Wednesday, December 16, 2009

Why the Church is Responsible for the Healthcare Bill

So the politically charged season continues to heat up as Healthcare continues to make progress. Both sides have some major issues with the current bill that could stall it indefinitely. It is interesting how many believers are having a hard time balancing their social and political views during this season.  Many see those in need in our country, and realize that quite possibly, the only way for these people to receive help is through the government. After all, the agency responsible for caring for the poor, that being the Church, is a little too consumed with its own initiatives, and in fact, so much so that many are willing to put their political opinions (such as a staunch pro-life stance) aside to allow the government to be the Church to the poor in this country. It reminds me of a little book in the Bible called Nehemiah. Jerusalem was so disfunctional during the time of Nehemiah that they couldn't rebuild their own walls. They had fallen from prominence and were in danger of being conquered all together unless someone came along and took care of that which they were responsible for, rebuilding their own walls. So God used a pagan king and one man of faith to take care of an issue that the people of God were no longer able to manage. I see the same thing happening with healthcare.

For far too long, the Church has neglected the welfare of the poor. In the last few weeks, one particular fellowship here in Dallas began their $130 million building campaign. Here is a quote from the pastor. "The finest facility in this area should be one that glorifies almighty God." Never mind that this is Dallas, home to around 40 fortune 500 companies. I am sure God is overwhelmed with joy because of the planned sweeping concourses or the fricken sky bridge. Boy, are they proud of their sky bridge. And I am sure than when people see that, they say, oh glory to God! Seriously? I really wish the guy could be honest and say, "We've got money, yes we do. We've got money, how bout you?" Meanwhile, in downtown Dallas where this construction project is going on, homelessness is rampant, and the believers that are part of that fellowship know deep down inside that $130 million could go a long way to relieve world hunger, fight human trafficking (which Dallas is world renowned for it's mad trafficking skills), and a laundry list of other social injustices rather than spending all of that on comfort and bragging rights, not to mention the countless number of families in Dallas that are hurting because they lost their jobs. Too blessed to be a blessing.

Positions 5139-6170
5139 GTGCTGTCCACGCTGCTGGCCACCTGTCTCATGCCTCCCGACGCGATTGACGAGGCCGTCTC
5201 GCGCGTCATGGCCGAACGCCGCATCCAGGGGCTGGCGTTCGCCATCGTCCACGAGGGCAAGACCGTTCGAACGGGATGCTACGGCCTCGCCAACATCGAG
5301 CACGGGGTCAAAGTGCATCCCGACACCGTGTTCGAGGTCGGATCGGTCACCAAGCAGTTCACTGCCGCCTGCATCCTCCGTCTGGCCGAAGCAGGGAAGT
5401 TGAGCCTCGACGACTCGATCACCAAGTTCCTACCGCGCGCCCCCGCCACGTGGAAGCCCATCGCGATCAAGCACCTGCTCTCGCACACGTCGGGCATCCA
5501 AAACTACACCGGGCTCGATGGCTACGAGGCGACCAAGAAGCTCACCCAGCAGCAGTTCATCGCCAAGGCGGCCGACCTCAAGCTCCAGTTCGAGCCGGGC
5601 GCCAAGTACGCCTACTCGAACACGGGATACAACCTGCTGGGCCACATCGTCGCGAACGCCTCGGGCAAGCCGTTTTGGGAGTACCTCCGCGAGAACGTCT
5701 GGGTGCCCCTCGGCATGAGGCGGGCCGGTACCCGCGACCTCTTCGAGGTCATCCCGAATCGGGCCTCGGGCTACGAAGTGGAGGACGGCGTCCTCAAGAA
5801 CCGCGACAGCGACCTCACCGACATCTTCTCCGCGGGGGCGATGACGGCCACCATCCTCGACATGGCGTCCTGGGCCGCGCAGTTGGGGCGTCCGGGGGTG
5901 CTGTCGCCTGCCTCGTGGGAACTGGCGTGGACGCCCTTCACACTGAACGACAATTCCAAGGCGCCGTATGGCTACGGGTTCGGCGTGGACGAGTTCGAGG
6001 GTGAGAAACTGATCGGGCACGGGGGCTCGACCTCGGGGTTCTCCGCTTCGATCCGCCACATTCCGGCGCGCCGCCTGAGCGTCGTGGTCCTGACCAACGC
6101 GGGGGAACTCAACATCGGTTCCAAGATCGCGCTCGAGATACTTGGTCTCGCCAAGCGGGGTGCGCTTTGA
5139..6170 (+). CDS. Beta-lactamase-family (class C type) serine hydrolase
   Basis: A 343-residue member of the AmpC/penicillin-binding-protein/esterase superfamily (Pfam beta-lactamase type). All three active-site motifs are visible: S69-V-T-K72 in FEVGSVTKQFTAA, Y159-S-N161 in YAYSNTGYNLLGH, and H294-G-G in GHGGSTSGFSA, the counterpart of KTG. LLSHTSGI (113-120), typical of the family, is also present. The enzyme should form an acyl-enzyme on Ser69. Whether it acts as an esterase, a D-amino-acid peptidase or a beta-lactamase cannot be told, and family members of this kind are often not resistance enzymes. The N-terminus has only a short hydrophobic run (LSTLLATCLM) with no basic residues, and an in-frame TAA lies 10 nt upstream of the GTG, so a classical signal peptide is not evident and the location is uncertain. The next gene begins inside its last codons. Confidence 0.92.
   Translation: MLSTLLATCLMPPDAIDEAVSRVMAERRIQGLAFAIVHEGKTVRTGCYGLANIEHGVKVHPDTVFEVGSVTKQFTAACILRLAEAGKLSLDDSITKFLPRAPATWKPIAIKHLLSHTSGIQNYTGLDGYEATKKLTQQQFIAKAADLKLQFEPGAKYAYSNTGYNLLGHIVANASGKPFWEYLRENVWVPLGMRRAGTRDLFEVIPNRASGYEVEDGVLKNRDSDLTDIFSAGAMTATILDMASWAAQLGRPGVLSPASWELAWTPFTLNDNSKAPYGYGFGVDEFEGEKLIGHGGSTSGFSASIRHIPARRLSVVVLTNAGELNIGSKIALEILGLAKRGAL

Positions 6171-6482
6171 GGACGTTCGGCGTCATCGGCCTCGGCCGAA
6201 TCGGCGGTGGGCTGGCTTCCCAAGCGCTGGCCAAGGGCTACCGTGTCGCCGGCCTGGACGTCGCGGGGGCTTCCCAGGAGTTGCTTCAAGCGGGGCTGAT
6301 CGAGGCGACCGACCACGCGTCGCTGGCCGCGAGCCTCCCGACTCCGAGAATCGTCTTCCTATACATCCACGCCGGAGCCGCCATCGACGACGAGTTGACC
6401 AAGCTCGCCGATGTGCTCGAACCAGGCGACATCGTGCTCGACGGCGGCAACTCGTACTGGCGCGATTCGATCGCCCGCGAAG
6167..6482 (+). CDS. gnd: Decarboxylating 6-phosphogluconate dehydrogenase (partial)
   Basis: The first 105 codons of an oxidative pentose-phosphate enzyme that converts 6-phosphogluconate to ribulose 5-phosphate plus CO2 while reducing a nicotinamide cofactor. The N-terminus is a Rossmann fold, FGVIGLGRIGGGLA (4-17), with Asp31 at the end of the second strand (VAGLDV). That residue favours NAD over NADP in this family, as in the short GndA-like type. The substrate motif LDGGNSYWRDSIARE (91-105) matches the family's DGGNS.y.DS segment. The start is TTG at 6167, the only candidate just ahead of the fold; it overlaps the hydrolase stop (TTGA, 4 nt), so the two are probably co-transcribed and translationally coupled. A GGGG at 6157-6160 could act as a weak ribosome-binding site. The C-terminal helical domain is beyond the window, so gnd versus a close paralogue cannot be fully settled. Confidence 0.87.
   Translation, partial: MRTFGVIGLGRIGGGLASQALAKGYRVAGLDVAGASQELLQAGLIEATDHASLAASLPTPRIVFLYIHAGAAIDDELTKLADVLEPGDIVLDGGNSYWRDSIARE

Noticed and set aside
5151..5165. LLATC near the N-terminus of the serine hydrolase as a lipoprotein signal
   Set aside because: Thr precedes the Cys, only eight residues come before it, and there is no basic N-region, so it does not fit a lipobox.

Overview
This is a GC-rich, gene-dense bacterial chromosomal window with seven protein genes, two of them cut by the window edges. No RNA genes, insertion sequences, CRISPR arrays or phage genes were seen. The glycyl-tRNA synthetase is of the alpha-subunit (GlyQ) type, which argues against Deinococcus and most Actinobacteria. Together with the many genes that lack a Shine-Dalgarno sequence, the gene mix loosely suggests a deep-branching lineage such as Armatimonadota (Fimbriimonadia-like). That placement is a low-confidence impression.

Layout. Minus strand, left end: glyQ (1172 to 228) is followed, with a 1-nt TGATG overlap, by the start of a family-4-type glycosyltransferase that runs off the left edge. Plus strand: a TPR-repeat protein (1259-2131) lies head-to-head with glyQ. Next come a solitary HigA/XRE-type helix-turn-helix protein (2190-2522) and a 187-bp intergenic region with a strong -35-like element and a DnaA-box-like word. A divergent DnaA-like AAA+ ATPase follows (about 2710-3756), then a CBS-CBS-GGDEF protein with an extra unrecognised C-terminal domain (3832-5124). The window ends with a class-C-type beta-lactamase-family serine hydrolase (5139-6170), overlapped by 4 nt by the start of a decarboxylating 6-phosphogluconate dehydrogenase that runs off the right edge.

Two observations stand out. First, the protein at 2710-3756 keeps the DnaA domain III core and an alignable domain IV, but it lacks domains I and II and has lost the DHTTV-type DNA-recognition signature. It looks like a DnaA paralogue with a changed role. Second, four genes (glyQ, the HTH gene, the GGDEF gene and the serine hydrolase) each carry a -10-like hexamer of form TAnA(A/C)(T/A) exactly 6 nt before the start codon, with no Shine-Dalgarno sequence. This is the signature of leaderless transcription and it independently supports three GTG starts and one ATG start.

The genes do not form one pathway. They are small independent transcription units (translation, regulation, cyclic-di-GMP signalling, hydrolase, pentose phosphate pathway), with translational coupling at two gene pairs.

But lest I be naive, it is certain that this fellowship could never raise that type of capital on those kinds of initiatives. After all, it is tough for you to paste your name on the forehead of a homeless guy like you can on the fricken sky bridge. So since fellowships are spending so much money on themselves, combined with a down economy, many traditionally conservative believers are turning in droves for a solution that will enable the government to cover for the shortfall left by our greed. Many voted Democrat for the first time, and do you want to know why? Because it is the party that seems to emulate the values of Christ on a far greater number of issues than the opposite side.  If the party wasn't pro choice, there might not even be a Republican party. The simple fact is that neither side is more one way or the other as it involves the Christ commanded initiatives of the Church. It is a battle of public opinion. If either can convince you that they are good, then they will win. Every time, and then we spend the next 4 to 8 years regretting that mistake only to repeat it again with the opposite party. We are a ridiculous political culture. That is for certain, and the combination religion and politics are equally as absurd. It's funny how we feel that the separation of Church and State is somehow destroying this "Christian" nation. We need to keep it separate, because I believe that our meddling politics rather than being Christ to others has done a great job at destroying the American Church's effectiveness in American culture. I shutter to consider the consequences of our putting more faith in our government to provide for the needy that we have in our God. That ship might have already sailed though.

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